Presidential hopeful Florida Gov. Ron DeSantis (R) on Tuesday accused former South Carolina Gov. Nikki Haley (R) of being “number one” on bringing in the Chinese Communist Party into her state despite DeSantis’s own questionable and more recent record on China.
On the Mark Levin Show, DeSantis contrasted himself with Haley on China, saying:
I think somebody like Nikki Haley — she’s running away from her record as governor because her main task as governor was to recruit investment from the Chinese Communist Party into South Carolina. She was the number one ranked governor at bringing in China into her state when she was governor. And she actually — South Carolina gave away land to the CCP five miles away from a military base for them to do a business venture there. And that was very consistent. She went to China with the World Economic Forum back in the day; she took other junkets there. And this was something — she wrote a love letter to the ambassador when she was governor, saying what a great friend China was. So that’s just, that’s very consistent. That was her worldview. That was what she did. Now, she’s trying to say she’s a completely different person on all that, and she’s trying to run away from it.
However, questions linger about DeSantis’s record on China after a string of reports suggested that he has been less than forthcoming about his own actions in bringing Chinese business into Florida.
According to FactCheck.org, DeSantis is the chairman of the board of directors for Enterprise Florida Inc., a public-private agency aimed at bringing business and jobs to Florida. The agency’s website recently posted a 2019/2020 fiscal year report that said it had focused on “positioning Florida as an ideal business destination for Chinese companies,” according to the website. The story was first reported by the Messenger.
While that report is three years old, the agency’s website reportedly read, “China remains Florida’s most important trading partner and export destination in the region” until it was taken down in recent weeks.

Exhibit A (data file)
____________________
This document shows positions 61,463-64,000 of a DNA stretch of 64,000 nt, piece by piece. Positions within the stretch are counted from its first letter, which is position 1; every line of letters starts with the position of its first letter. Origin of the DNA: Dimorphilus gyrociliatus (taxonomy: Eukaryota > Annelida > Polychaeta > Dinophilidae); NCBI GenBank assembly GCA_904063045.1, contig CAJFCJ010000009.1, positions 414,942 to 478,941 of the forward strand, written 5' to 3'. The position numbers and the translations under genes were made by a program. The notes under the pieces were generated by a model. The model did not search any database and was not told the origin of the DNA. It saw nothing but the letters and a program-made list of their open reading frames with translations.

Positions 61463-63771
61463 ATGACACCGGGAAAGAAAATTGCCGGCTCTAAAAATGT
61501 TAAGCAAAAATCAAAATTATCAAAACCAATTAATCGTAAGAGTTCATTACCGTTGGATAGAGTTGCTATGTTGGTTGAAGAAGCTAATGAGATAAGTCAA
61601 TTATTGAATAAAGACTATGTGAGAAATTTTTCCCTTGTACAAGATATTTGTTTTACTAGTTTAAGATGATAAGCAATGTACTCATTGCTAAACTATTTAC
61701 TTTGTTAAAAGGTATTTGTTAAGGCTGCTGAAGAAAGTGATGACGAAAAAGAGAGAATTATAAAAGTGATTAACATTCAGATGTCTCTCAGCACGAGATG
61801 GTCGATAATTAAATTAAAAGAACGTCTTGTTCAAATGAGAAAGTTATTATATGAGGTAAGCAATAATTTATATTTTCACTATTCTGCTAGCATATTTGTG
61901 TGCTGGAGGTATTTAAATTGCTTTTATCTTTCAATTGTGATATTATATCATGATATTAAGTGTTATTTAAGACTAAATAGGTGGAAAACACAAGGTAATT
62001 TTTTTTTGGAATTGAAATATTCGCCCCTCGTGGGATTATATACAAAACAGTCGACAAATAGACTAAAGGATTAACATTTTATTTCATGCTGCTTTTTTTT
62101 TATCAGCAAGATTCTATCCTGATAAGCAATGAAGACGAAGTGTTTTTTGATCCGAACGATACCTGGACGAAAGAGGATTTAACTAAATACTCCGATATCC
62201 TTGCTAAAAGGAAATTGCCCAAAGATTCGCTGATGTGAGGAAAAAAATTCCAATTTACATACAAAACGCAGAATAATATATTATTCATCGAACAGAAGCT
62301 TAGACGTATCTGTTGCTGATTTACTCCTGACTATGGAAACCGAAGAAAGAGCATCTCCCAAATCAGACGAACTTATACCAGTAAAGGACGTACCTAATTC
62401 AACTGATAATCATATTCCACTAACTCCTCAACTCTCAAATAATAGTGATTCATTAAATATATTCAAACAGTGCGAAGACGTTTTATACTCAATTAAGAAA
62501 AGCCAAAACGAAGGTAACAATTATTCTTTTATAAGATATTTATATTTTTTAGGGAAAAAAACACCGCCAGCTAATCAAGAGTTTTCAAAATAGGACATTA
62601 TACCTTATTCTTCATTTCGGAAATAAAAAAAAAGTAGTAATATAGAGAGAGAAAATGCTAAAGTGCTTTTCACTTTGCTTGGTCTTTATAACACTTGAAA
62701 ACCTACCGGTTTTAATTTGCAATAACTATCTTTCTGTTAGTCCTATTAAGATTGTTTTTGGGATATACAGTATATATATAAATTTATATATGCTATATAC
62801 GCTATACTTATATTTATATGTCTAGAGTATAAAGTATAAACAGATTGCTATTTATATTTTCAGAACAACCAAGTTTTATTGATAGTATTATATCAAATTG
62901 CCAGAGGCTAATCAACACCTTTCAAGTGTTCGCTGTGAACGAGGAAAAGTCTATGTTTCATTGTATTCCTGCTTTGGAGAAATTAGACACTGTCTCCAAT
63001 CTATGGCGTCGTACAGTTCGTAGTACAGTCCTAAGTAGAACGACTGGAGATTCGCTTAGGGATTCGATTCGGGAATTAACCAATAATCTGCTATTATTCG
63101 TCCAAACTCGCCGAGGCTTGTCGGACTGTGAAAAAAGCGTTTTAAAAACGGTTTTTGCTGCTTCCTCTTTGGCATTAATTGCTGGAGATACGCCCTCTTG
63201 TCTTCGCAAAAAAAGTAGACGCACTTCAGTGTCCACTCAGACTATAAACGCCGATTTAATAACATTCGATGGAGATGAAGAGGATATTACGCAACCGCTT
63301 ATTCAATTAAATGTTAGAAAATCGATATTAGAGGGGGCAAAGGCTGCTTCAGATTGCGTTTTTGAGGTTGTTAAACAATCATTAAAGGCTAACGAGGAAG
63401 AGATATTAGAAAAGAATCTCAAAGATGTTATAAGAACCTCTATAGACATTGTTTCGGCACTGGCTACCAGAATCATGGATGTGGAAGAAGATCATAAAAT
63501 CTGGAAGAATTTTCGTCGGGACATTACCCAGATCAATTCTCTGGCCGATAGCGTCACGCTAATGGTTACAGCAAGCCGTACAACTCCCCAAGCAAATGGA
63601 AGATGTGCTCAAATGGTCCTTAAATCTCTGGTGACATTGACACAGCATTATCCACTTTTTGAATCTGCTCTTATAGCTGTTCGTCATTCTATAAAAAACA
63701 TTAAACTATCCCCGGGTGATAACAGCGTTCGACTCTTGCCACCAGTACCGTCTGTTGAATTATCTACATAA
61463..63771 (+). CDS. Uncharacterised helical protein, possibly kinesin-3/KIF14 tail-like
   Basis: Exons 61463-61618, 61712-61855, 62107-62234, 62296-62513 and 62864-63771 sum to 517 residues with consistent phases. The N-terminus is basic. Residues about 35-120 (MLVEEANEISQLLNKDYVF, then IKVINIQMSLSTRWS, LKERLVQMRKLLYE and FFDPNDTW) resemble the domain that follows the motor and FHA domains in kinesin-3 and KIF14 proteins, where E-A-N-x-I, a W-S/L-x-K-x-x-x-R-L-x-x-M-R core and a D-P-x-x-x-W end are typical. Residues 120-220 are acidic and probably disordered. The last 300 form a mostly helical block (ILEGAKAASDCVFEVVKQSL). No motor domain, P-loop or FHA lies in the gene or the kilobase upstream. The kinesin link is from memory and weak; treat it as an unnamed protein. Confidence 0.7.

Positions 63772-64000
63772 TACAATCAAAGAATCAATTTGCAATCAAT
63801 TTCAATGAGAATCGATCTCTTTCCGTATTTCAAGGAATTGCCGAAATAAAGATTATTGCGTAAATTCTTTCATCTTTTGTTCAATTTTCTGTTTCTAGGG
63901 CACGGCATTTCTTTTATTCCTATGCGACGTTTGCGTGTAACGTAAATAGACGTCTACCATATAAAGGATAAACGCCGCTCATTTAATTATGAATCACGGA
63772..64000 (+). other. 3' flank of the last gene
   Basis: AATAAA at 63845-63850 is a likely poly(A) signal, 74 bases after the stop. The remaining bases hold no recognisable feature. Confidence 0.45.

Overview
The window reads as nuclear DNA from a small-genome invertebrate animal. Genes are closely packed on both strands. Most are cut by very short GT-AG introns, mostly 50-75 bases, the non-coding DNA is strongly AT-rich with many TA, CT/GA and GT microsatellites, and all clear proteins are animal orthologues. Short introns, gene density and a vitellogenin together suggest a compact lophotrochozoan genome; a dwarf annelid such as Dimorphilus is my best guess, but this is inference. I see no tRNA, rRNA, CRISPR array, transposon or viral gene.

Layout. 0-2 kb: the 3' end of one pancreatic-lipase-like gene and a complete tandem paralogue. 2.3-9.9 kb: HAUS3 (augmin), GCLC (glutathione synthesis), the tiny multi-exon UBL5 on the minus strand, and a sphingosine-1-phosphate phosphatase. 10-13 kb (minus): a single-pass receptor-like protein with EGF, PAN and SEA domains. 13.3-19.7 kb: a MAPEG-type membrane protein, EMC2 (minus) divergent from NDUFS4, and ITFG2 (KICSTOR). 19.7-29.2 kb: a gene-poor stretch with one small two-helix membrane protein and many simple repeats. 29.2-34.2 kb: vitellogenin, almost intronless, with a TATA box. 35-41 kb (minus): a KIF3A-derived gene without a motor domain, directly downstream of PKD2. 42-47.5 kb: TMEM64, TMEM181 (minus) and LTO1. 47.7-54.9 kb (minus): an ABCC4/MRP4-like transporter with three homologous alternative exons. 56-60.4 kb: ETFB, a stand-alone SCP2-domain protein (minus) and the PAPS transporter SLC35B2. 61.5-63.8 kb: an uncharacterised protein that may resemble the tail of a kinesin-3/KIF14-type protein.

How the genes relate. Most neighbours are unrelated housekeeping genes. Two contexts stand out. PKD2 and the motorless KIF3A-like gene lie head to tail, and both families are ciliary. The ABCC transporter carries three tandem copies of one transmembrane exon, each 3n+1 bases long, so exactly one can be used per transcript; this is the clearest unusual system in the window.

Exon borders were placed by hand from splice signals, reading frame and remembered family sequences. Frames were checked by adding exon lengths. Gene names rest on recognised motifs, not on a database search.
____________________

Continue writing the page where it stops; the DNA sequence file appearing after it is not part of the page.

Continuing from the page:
DeSantis claims he abolished the agency, but Factcheck.org claims he actually signed a bill consolidating its responsibilities into the state’s Department of Commerce.
“The consolidation did away with some of the agency’s programs and re-distributed others. So DeSantis’ claim that he ‘abolished’ Enterprise Florida overstates the impact of the bill he signed,” the website reads. DeSantis also did not mention China in a press release on the bill’s signing.
DeSantis also reportedly made an exception for one of his donors in a bill aimed at blocking Chinese nationals from buying property within a certain distance of military bases in the state.
According to Bloomberg News, DeSantis signed a bill in May restricting Chinese nationals and six other “foreign countries of concern” from owning or acquiring agricultural land or real property in Florida, specifically stating they cannot buy property within 20 miles of any military installation or critical infrastructure in the state.
However, according to an August 16 Bloomberg article, DeSantis campaign donor Ken Griffin assembled a network of people to “rework the proposed law,” and the bill draft changed from barring “all Chinese citizens” from buying real estate within that distance to allowing individuals with non-tourist U.S. visas to purchase one residential property that is not on or within five miles of any military installation.
Griffin did so because he reportedly planned to relocate hundreds of his company’s employees to a new global headquarters in Miami, including key executives from China, Bloomberg News said.
Fellow Republican presidential candidate Vivek Ramaswamy referenced the story during the third presidential debate, at which DeSantis said, “That’s not true,” but did not elaborate.
A third report by the New York Post said that DeSantis allowed a Chinese firm called Cirrus Aircraft — which produces equipment for China’s military — to expand its presence in central Florida, including at an airport fewer than 15 miles away from a U.S. military training site. Cirrus’s parent company, AVIC, was reportedly sanctioned by the U.S. in 2020 as a possible national security threat.
A fourth report by the South Florida Sun Sentinel said that while DeSantis banned Florida from doing business with China, his administration leases a plane owned by a Chinese firm for $2 million a year through another company that does business with the Chinese firm.
The DeSantis campaign has defended the governor’s record on China, saying in a statement:
DeSantis has a strong record of cracking down on the CCP in the state of Florida.
He successfully championed legislation this year that prevents CCP affiliates from buying farmland or land near military bases in Florida, prevents sensitive data from being stored on servers with CCP ownership or affiliation, safeguards educational institutions from Chinese influence, and blocks access to CCP-affiliated apps like TikTok on government devices.
He also took strong executive action last year to make procurement rules for state equipment that safeguard against Chinese exploitation and prohibit state entities from contracting with companies affiliated with the CCP.
“In 2021, he led the charge to legislatively kill CCP-funded Confucius Institutes at Florida’s universities,” the campaign concluded.